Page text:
### Table 1. Distribution Statistics for the Degree of Insider Trading, z

"... In PAGE 3: ...Using our iterative method, values of z were calculated separately for each race as described in the appendix, and some distribution statistics for z are reported in Table1 . The mean value is very similar to the average value reported by Shin for his sample of horse races, but note that there is much variation between races within the sample, the derived degree of insider trading ranging from less than 1% to 17%.... ..."

### TABLE 6 INSIDER TRADING: THE RELATIONSHIP OF THE SHIN MEASURE TO THOSE BASED ON PLUNGERS. (971 HORSE RACES)

### TABLE 7 INSIDER TRADING: THE RELATIONSHIP OF THE SHIN MEASURE TO THOSE BASED ON PLUNGERS. (1000 GREYHOUND RACES)

### Table 6 Introduction and Enforcement of the Insider Trading Law The first column reports the year legislation to curb insider trading was introduced, the second one the year the first case of prosecution took place. No means there has been no case of prosecution. Source: Bhattacharya and Daouk (2002).

"... In PAGE 10: ...ress.4 This is not simple cheap talk. Disclosure standards have improved throughout the Continent as have laws to protect minority shareholders. For example, in Table6 , we report the year of introduction of a law to prosecute insider trading and the year this law was applied for the first time. Before 1980 no EU country, except France and Sweden, had an anti insider trading law.... ..."

### Table 2.1: Cross table for white-collar criminal context. C = Conspiracy, F = Fraud, GL = Grand Larceny, IT = Insider Trading, OJ = Obstruction of Justice, and P = Perjury.

2005

### Table III Effect of Insider Trading Laws on Liquidity The pooled regressions are based on monthly data from 1969:12-1998:12. The dependent variable is quot;liq quot;, and it is the natural logarithm of the ratio of volume to market capitalization. The independent variables are the insider trading variables. They are coded as follows. The indicator variable quot;IT laws quot; changes from 0 to 1 in the year after the insider trading laws are instituted. The indicator variable quot;IT enforcement quot; changes from 0 to 1 in the year after the first prosecution was recorded. The equity data are from Morgan Stanley Capital International. p-values in brackets were computed using the procedures suggested by Newey and West (1987).

### Table IV Effect of Insider Trading Laws on the Cost of Equity (Unadjusted) The pooled regressions are based on monthly data from 1969:12-1998:12. The dependent variable is quot;rawret quot;. It is defined as follows. quot;Rawret quot; is raw returns, and is computed as continuously compounded returns. The independent variables are the insider trading variables. They are coded as follows. The indicator variable quot;IT laws quot; changes from 0 to 1 in the year after the insider trading laws are instituted. The indicator variable quot;IT enforcement quot; changes from 0 to 1 in the year after the first prosecution was recorded. The equity data are from Morgan Stanley Capital International. p-values in brackets were computed using the procedures suggested by Newey and West (1987).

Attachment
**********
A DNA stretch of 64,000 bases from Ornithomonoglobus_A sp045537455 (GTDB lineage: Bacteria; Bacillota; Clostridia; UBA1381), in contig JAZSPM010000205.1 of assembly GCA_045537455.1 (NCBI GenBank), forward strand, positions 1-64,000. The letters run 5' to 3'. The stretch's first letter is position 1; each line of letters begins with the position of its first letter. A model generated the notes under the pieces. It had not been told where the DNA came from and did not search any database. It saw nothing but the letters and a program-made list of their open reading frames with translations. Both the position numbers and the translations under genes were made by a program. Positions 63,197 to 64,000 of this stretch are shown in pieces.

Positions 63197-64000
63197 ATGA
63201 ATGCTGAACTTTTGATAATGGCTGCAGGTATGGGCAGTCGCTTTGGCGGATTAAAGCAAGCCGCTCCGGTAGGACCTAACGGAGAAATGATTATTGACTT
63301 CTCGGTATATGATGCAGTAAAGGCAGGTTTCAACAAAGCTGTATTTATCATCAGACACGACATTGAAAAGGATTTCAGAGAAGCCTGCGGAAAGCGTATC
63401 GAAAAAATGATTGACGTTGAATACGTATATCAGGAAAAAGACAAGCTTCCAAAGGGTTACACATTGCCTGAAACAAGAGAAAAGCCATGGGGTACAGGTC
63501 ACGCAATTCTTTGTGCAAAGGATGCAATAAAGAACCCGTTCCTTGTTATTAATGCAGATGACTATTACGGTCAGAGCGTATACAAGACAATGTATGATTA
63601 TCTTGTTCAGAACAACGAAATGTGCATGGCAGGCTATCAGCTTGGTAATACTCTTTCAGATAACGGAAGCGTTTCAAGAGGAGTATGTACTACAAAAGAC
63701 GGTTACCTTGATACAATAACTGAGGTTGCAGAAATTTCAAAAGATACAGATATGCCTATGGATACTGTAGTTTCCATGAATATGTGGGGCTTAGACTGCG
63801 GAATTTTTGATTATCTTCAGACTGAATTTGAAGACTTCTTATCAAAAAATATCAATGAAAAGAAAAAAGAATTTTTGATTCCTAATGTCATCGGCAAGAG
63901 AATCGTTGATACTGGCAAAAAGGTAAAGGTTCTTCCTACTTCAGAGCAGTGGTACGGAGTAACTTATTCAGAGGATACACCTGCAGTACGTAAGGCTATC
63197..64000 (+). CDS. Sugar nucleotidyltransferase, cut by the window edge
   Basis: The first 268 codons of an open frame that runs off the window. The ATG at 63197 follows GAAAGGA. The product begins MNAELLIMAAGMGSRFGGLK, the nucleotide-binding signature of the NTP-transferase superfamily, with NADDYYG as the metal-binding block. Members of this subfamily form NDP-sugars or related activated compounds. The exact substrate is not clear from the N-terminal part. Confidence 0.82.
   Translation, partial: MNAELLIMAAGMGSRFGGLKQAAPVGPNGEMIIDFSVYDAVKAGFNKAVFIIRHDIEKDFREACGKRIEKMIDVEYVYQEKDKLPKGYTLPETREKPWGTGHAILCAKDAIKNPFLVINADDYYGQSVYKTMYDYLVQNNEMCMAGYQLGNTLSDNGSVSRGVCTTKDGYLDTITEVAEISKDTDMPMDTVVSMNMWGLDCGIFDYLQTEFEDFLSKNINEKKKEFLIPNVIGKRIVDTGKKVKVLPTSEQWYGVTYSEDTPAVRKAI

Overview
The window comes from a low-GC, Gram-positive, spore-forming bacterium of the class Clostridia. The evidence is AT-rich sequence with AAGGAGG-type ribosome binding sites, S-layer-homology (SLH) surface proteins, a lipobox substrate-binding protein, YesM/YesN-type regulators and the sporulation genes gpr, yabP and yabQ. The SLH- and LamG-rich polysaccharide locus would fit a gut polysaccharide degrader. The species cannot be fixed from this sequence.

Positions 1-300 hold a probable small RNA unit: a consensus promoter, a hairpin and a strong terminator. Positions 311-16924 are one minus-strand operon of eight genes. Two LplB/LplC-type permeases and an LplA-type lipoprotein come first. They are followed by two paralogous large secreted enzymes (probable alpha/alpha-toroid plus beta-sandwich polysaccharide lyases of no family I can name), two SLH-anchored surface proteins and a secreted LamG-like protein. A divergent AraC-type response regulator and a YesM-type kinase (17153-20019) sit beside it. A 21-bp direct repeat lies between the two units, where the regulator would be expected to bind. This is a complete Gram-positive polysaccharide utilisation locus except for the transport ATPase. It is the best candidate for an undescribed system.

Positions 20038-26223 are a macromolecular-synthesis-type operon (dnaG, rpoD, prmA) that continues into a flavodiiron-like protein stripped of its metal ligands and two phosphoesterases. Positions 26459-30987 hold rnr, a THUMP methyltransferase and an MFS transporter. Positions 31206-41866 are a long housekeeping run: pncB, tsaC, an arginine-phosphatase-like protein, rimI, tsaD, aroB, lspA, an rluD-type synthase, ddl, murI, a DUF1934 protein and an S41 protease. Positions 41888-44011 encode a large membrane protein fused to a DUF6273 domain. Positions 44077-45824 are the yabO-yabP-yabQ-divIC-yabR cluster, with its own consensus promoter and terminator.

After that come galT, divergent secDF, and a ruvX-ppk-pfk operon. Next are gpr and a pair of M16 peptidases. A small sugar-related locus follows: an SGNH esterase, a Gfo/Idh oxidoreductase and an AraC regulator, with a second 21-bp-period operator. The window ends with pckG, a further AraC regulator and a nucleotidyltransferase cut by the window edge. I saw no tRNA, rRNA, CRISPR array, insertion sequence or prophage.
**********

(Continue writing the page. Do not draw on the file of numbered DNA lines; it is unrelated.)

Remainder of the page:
### Table V Effect of Insider Trading Laws on the Cost of Equity (Implicitly Adjusted) The pooled regressions are based on monthly data from 1969:12-1998:12. The dependent variable is quot;div quot;. It is defined as follows. It is computed as the sum of the dividend yield forecast and the growth rate of the dividend yield (dividend based measure). The independent variables are the insider trading variables. They are coded as follows. The indicator variable quot;IT laws quot; changes from 0 to 1 in the year after the insider trading laws are instituted. The indicator variable quot;IT enforcement quot; changes from 0 to 1 in the year after the first prosecution was recorded. The equity data are from Morgan Stanley Capital International. p-values in brackets were compute using the procedures suggested by Newey and West (1987).

### Table 4: Proportion of observed to expected trades of assets that correspond to the correct solution

"... In PAGE 14: ... Comparison of insiders and outsiders: The impact of insiders on market behavior be- comes most evident if one analyzes the nature and frequency of the transactions (and other market activities) involving the informed insiders and the remaining outsiders . Table4 summarizes the frequency of trades involving assets that are part of the solution (I and IV), as a function of the information status of the seller and of the buyer. The ta-... In PAGE 15: ... Third, the observed/expected ratio of the number of trades diminishes with the number of insiders on the market, except for the case when insiders sell assets to outsiders. [ Table4 about here.] Finally, we investigate whether insiders managed to exploit their informational advan- tage by earning higher dividends than the uninformed subjects.... ..."

### Table VIII Market Timing and Overconfidence The table presents results about market timing. The dependent variable in columns (1) to (3) is equity market timing by firms. The dependent variable in columns (4) to (6) is market timing by insiders. Timing variables are computed for horizons of 6 months or 12 months (indicated in regression headers). All the regressions are OLS regressions. Accounting data are provided by from Compustat. Returns data is provided by CRSP. Insider trading data are provided by Thomson TFN. Variable definitions are provided in the Appendix. *, **, *** denote two-tailed significance at the 10%, 5%, and 1% level respectively. All regressions have intercepts that are not presented. Standard errors are clustered at the 2-digit SIC level.

2006